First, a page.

The terrible events that shook the country Sept. 11 destroyed more than buildings. America is facing many longs weeks of rebuilding and an even longer time for the country’s recovery.
People who have witnessed or have been involved in this event are at risk for post-traumatic stress disorder (PTSD). PTSD affects people who experience a traumatic event where they may have felt hopeless and terrified or if their lives were at risk. Events such as personal assaults, natural or human disasters, accidents or military combat are all classified as traumatic events.
Following the atrocities in New York and Washington, D.C., University Health Services counselor Robert McGrath said there will “definitely” be an increase in PTSD in the people who were directly affected by this event. The duration, proximity and severity of an individual’s exposure to the traumatic event are the most important factors in developing this disorder.
PTSD is diagnosed by three main symptoms: Intrusion, which includes flashback and nightmares; avoidance of people who trigger the memory of the traumatic event; and hyper-arousal, which can include hyper-vigilance or startled responses.
Acute Stress Disorder is a stress disorder less severe than PTSD. Its symptoms appear and subside within a four-week period. PTSD symptoms occur anywhere within the first three months after the trauma and can last up to 12 months after the trauma.
“It is important to remember that there is not a standard pattern of reaction to trauma,” social work professor Sarah Kohn said. “One’s own reaction can be like ones fingerprint: uniquely one’s own and not necessarily better or worse than the way someone else might react.”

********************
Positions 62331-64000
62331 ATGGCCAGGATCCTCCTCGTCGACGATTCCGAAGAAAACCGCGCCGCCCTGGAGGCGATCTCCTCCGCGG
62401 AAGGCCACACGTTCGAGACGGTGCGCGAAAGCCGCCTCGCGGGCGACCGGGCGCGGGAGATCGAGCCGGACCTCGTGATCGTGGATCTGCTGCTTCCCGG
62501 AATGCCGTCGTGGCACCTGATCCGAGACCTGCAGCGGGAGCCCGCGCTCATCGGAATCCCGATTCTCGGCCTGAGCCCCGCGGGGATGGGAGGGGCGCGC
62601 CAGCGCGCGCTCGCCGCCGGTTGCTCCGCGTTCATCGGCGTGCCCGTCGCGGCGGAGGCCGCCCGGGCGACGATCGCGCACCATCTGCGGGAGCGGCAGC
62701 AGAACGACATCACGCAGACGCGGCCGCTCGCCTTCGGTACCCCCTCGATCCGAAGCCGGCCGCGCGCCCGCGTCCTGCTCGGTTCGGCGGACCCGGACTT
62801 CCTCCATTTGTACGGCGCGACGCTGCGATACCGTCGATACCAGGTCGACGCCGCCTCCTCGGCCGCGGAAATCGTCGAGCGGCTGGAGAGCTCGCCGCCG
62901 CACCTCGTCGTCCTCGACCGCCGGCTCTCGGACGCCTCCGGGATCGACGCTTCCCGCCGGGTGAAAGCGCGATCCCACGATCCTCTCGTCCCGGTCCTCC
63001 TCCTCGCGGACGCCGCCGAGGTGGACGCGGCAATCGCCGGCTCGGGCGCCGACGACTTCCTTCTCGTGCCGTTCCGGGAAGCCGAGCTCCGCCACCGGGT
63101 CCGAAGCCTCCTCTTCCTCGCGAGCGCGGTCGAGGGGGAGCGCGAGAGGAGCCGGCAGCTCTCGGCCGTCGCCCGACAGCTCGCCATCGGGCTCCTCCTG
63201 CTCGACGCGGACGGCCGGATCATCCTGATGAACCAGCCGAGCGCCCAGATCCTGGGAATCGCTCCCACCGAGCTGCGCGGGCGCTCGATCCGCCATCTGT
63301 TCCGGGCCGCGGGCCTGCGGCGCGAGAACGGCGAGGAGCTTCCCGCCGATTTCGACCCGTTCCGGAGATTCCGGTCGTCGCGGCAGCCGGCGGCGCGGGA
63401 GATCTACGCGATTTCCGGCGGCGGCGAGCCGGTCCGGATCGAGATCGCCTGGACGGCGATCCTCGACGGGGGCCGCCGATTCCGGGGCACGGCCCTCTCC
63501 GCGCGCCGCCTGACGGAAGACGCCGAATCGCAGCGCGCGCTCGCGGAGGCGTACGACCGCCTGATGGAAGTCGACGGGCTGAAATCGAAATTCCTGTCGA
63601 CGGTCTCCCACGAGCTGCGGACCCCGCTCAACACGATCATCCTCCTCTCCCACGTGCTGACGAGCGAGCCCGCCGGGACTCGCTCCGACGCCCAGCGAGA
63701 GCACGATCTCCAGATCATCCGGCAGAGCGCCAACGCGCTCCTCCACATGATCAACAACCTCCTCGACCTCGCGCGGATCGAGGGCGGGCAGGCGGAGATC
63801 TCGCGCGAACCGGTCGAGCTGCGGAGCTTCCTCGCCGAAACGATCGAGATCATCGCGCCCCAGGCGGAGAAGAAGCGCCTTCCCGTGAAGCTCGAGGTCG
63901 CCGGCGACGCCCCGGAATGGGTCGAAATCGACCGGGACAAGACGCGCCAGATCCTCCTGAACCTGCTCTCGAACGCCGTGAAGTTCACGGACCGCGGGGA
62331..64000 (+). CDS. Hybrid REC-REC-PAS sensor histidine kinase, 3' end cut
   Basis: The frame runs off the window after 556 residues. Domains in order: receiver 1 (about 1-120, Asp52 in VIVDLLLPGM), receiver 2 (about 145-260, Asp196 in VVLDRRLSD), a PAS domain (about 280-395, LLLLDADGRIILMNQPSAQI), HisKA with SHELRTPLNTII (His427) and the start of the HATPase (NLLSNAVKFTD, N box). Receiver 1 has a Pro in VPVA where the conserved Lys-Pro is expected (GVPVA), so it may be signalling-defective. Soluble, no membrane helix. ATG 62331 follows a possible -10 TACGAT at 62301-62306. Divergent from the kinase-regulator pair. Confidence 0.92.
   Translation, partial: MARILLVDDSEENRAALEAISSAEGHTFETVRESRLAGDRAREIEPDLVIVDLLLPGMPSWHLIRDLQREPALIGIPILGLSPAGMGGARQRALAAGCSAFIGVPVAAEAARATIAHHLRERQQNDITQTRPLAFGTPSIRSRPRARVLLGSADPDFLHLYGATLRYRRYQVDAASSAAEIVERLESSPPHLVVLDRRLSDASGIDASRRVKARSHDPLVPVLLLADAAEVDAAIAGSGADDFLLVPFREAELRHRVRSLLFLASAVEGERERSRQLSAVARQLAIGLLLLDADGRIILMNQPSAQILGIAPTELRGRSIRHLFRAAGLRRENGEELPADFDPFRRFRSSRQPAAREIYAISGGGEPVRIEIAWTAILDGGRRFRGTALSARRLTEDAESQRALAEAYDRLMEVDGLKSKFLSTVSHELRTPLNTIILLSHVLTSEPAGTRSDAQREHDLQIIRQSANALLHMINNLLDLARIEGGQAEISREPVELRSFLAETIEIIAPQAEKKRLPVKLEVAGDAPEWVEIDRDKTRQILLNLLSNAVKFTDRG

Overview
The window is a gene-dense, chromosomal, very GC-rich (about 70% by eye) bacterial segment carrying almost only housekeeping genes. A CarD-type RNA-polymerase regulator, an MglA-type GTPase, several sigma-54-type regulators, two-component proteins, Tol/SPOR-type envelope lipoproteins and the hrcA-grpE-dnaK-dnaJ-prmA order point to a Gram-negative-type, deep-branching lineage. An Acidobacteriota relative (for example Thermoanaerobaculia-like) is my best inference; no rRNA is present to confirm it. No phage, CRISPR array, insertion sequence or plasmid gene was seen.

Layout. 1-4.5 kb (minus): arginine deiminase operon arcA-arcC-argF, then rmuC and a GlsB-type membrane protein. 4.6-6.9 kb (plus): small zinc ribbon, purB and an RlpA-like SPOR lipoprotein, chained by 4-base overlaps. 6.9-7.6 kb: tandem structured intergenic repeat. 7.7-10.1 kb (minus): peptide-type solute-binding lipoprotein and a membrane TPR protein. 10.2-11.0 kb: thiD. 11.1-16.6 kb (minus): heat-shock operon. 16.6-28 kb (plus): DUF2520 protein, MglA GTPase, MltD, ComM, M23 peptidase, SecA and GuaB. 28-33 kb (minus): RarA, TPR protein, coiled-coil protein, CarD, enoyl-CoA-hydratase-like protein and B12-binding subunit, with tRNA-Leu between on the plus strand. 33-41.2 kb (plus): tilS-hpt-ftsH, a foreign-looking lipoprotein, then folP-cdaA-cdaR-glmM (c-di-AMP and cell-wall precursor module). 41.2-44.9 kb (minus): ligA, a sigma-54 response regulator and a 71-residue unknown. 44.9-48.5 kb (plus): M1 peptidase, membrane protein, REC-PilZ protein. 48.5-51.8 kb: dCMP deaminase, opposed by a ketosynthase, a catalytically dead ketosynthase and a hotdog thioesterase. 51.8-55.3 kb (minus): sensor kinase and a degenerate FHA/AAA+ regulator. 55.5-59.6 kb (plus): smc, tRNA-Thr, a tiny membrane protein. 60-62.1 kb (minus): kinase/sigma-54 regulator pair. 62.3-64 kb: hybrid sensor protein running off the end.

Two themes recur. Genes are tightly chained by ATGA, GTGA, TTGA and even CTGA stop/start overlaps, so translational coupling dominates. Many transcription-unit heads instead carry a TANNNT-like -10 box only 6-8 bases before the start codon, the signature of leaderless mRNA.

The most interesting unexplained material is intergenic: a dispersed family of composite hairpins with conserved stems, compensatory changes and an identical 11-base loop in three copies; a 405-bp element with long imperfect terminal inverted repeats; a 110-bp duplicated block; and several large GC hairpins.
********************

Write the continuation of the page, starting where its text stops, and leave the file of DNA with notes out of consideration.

Symptoms of ASD can also be seen in victims far away from the location of the tragedy. In such cases, if a stable support system is built around the person, it may not be necessary to seek professional treatment.
Treatments for PSTD include cognitive-behavioral therapy, group therapy, exposure therapy and medication. Kohn places an emphasis on early intervention when dealing with stress management or mental-health services.
Along with PTSD, a person may experience symptoms of survivor’s guilt linked to the disease.
“Survivor’s guilt is a complex mixture of emotions that include relief that oneself is still alive, yet guilt that others died,” said McGrath.
PTSD and survivor’s guilt depends highly upon the individual’s personal experience stemming from the tragedy and his/her background of other experiences.
“[Survivor’s guilt] is a normal reaction and may help the person find meaning and make sense out of their experiences, cope with feelings of helplessness and powerlessness in a situation where they did not have the ability to protect or save others, and express a connection with those who have died, in a way, keeping them alive,” said Kohn.